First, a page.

14 Mar 1896 Dennis Cornelius Joseph Donnelly , our Member, died in Sydney tonight of cancer inwardly.[Cowra Free Press 21 March 1896. Death of Mr D C J Donnelly M.P. After a protracted period of intense suffering, our much esteemed parliamentary representative, late fellow townsman, and devoted friend, Mr D C J Donnelly, M.P., expired at his residence Belmont House, Wynyard Square, Sydney, on Saturday night at half past 9 o’clock, surrounded by the members of his family, several of whom had been summoned from a distance when it became evident his end was approaching. The cause of death was an internal complaint of long standing which baffled the skill of the leading medical men of the metropolis. When he came here in June last to enter on his last political campaign his condition was anything but satisfactory to his many warm friends and at times he was so ill and weak that it was thought he would be compelled to abandon the contest, but he nevertheless with characteristic pluck and determination, persevered to the end, and was rewarded by being triumphantly returned by a larger majority than on any previous occasion. During the campaign he bravely mastered his feelings, and enunciated his political views with remarkable clearness and ability, so much so, that his hearers on every occasion freely admitted that they had never heard him to better advantage. To the credit of his political opponents be it here said, that on the occasion in question, they treated the late Mr Donnelly with marked kindness, courtesy, and consideration, not one ungenerous word or action coming from that quarter on a single occasion.  When the excitement of the election was over Mr Donnelly almost collapsed, and his immediate return to his home in Sydney became imperative. After careful nursing he once more rallied sufficiently to be able to take his seat in the House, and to attend to his parliamentary duties generally, but the apparent relief experienced was very temporary, and upon his sufferings becoming continuous and intense, he decided to undergo an operation as a last resource (sic). He submitted heroically to the ordeal and at the time it was generally understood that the attendant surgeons had removed the cause of trouble, but eventually it was ascertained that little or nothing had been done, owing to the disease having reached a much more advanced stage than was anticipated, but the treatment he had been subjected to, nevertheless, had the effect of giving the sufferer a good deal of relief, and was doubtless the means of prolonging his life several months. Our old friend was nursed through his trying last illness by his devoted wife, who scarcely ever left his bedside from the time he took to his bed until he breathed his last. Although it was known for some days before his decease that his condition was very low and that his death might take place any moment, when the mournful tidings were circulated in town on Monday morning, that his time had come, very general regret was expressed and a spirit of sadness pervaded our community. As a mark of respect to the memory of one who had been closely associated with the district for nearly twenty years, the various places of business continued partially closed throughout the day. At 2 p.m. the Roman Catholic Church tolled a funeral knell, the Presbyterian Church followed suit, and lastly the bell of the Church of England, thus evidencing the kindly feeling of all denominations towards the departed. As the funeral had been arranged to take place at 2 o’clock on Monday, many Cowra friends were debarred from taking part in the last sad rites, which they would most assuredly have done if timely notice had been received. It must be a source of consolation to the bereaved ones to know and feel that the demise of the head of their household has been and will long be mourned in the town and district where he was so well and widely known. (The details of the funeral at St Patrick’s Church and Waverley cemetery  are available in CFP of this date. Family mourners noted were  Mrs DCJ Donnelly (widow); the Misses Donnelly, daughters; Denis, Stephen and Keiran Donnelly, sons; Stephen Donnelly, brother; Mr J W Hayes, son-in-law.) Mr Donnelly was born in County Cork, Ireland, in 1839 and when in his fifteenth year he with his father and mother removed to England, and resided for several years in that country. Being of an adventurous and inquiring disposition, the subject of our notice roamed over the greater part of “the tight little island” and made himself thoroughly conversant with the ways and manners of its people, and the distinguishing features of the various cities and towns he visited. From England he travelled to Spain, Portugal and other European countries, and being a keen observer he was afforded means of acquiring a fund of knowledge which made him a good conversationalist and most agreeable companion in after life. In 1850, when the Australian colonies were being much talked as a field for enterprise, Mr Donnelly accompanied his parents and family to Western Australia, and on his arrival at Perth he and his father joined a party that had been formed to search what is now known as the Murchison district for copper and other minerals. They prospected the country for twelve months, and eventually succeeded in establishing its miners value. While in quest for mineral indication, the party were under instructions to be on the watch for traces of the missing explorer Leichhardt, of whom nothing had been heard for a very long period. While engaged in this exploration duty, the party suffered very great privations owing to scarcity of water, and these were augmented by the hostility of the aboriginal tribes with whom they came in contact.After a weary and perilous journey of about 500 miles through the most inhospitable and desertlike region the party at length reached civilisation, and this was mainly attributable to the bravery, intelligence, endurance and hardihood of Mr Donnelly, the selected leader of the expedition, who was then only a lad of 18 years. The discovery of gold in NSW and Victoria proved a source of attraction to Mr Donnelly and family, and they eventually visited Victoria, and selected Ballarat as a field for their labours in 1855, shortly after the memorable Eureka stockade outbreak, in which the late Mr Peter Lalor was so conspicuous a figure. While at Ballarat Mr Donnelly was the first to demonstrate that the basaltic formation upon which the miners on the field were then working, was not the true bottom, and the discovery proved of immense value to the field and the mining community generally. In 1862 Mr Donnelly came to Forbes, in this colony, and while engaged there in mining he took a most active and prominent part in public affairs, and was elected the first chairman of the local Mining Board of that goldfield. Later on, while passing through Orange, he heard of the discovery of gold at Lucknow, and having formed the opinion that the future of that place as a goldbearing country was likely to be exceedingly bright he determined to give it a trial. Experience having taught him that small parties of miners with limited means could not successfully cope with the difficulties encountered in sinking, he took an active part in the formation of the old Phoenix Company, and chiefly through his enterprise and mining skill the attention of the outside world was attracted to the Wentworth goldfield.  Mr Donnelly and his brother, who was associated with him in the Phoenix mine, subsequently disposed of their interests in the concern for a mere trifle, and went to try their fortunes farther west.    Shortly after, he married the fourth daughter of the late Mr William Cummings, one of the most energetic and best known public men in this part of the colony. He engaged in Peel, near Bathurst, in business as a storekeeper and miller, and after a residence of twelve years there, he resolved to sever his connection with that place in favour of Cowra, then a comparatively small but rising town, establishing himself here in premises adjoining the A.J.S. Bank. After a short period of successful trading  he purchased the business of Messrs Austin Bros, and conducted it on a much more extensive scale than formerly. In order to keep pace with the times and to meet the requirements of a very large and growing trade he subsequently erected the premises now occupied by Mr A.C.Reid, and later on, the Phoenix Flour Mill and the pile of buildings adjoining the warehouse. While in Cowra Mr Donnelly occupied the leading positions in our public institutions, and both he and Mrs Donnelly were always to the front with purse and practical assistance in behalf of every charitable and religious object. Some seven years ago he entered the field as a candidate in the interests of Protection for one of the seats for the Carcoar electorate in the Legislative Assembly, and, although he secured a large majority in the Cowra division, the Carcoar, Blayney and Tuena portions gave large majorities to his rivals, hence he was defeated. Two years later he again wooed the electors and was returned by a narrow majority as senior member for the electorate, his colleague on that occasion being Mr C.E. Jeanneret. When Cowra was formed into a single electorate under the new Electoral Act, Mr Donnelly was returned as its first member, despite a most vigorous and wholly unlooked for opposition. He again sought the suffrages of the electors in June, when he was returned by a substantial majority, and retained the seat for the remainder of his life. Mr Donnelly was a most vigilant and energetic local representative , and through his instrumentality a large share of public money was expended in the electorate. He was a fluent speaker, but he seldom made himself heard in the House, because he held the opinion that there was too strong an inclination on the part of many to deliver lengthy addresses on the merest pretext.  Under the circumstances he maintained that he evinced more concern for the interests of the country by preserving a discreet silence. He was an authority on mining matters, and when he addressed the House on such subjects his opinions were respected and carried much weight. He was looked upon as a favourite in the Assembly, consequently he found no difficulty whatever in obtaining the services of several of his fellow members to look after local requirements when he was too ill to do so in person. He was a resident of Cowra up to about a year ago, when he removed his family to Sydney. Some 28 years ago he was placed on the Commission of the Peace. He held the position of Returning Officer for the goldfields over a long course of years until the goldfields electorates were abolished. He was Chairman of the Western Mining Board for a lengthy period, and held many other important public positions. When Cowra became a Municipality, he was elected a member of the Council, and held the position of Mayor for some time. As an amateur geologist he had few superiors in the colony, his extensive mining experience being brought into requisition whenever doubtful issues were raised. Having imbued Free Trade notions in England in his early youth he was a staunch advocate of that policy until convinced that reason and equity were on the side of Protection, and since then he has espoused the national policy and never lost an opportunity to advance its interests. At the time of his death he was in his 64th year. He leaves a fond wife, three sons and five daughters to mourn the loss of an indulgent husband and parent.]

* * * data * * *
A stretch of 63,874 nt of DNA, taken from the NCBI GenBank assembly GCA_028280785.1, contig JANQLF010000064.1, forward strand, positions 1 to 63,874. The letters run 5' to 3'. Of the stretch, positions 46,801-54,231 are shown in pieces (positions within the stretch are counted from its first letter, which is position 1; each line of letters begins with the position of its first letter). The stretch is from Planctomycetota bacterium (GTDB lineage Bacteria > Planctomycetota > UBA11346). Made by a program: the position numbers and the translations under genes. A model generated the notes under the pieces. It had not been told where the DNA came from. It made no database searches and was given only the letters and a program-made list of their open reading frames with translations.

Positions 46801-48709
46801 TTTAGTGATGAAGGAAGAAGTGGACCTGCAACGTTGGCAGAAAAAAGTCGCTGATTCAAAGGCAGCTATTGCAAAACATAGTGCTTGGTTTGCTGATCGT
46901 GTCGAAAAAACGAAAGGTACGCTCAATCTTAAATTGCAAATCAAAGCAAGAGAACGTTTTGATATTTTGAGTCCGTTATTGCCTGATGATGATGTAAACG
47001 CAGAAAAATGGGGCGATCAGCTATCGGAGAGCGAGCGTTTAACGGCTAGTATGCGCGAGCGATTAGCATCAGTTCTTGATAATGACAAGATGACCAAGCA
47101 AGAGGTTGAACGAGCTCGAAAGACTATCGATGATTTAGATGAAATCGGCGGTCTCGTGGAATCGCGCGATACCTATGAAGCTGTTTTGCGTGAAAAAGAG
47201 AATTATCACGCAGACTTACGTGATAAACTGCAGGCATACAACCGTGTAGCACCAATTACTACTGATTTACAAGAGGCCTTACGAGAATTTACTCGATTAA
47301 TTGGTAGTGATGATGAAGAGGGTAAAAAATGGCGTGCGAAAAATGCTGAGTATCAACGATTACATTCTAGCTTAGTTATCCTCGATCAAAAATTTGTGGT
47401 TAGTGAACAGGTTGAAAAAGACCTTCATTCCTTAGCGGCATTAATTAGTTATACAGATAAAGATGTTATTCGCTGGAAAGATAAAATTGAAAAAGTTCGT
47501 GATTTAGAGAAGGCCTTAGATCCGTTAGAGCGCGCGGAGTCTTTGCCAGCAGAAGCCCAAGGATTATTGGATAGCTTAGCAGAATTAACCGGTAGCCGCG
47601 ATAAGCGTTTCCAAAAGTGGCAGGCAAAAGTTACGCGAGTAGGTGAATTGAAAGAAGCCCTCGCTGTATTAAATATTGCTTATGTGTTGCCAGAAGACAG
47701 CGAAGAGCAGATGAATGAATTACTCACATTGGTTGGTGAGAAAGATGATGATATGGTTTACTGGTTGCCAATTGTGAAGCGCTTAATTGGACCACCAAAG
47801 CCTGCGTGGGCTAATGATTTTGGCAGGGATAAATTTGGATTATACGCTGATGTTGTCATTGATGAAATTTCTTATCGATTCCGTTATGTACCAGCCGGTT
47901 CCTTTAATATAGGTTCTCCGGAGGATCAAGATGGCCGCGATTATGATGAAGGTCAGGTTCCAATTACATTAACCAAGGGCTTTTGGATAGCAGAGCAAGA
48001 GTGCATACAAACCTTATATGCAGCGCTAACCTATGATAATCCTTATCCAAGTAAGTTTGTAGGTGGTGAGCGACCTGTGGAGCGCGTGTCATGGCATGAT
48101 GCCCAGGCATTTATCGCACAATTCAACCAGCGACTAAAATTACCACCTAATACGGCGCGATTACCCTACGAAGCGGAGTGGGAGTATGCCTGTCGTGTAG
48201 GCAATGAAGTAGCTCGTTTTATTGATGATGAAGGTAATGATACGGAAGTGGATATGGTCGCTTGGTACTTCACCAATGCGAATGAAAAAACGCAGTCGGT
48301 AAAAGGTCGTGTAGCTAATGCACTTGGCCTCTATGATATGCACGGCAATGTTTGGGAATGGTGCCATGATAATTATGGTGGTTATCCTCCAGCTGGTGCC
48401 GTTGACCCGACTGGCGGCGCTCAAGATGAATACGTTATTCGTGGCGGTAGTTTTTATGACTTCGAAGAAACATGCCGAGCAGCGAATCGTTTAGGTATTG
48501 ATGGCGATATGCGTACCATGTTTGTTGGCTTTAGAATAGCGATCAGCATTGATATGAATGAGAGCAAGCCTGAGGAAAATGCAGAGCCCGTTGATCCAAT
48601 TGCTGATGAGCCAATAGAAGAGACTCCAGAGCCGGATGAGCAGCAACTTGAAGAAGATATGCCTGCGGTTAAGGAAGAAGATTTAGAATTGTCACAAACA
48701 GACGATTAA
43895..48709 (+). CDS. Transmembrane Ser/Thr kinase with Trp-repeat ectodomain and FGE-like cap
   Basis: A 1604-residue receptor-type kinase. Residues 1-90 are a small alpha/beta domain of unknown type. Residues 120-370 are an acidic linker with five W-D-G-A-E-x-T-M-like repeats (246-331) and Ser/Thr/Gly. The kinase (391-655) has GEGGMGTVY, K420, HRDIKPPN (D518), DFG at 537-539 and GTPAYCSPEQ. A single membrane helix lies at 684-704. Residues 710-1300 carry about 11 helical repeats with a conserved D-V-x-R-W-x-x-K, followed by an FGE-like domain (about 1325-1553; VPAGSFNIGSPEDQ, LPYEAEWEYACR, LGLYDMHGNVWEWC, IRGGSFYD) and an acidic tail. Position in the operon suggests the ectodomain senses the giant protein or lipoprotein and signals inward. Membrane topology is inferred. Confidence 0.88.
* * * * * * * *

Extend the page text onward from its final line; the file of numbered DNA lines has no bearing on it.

15 Mar 1896 W Robertson’s son buried this evening. The Cowra Band playing out to Cemetery.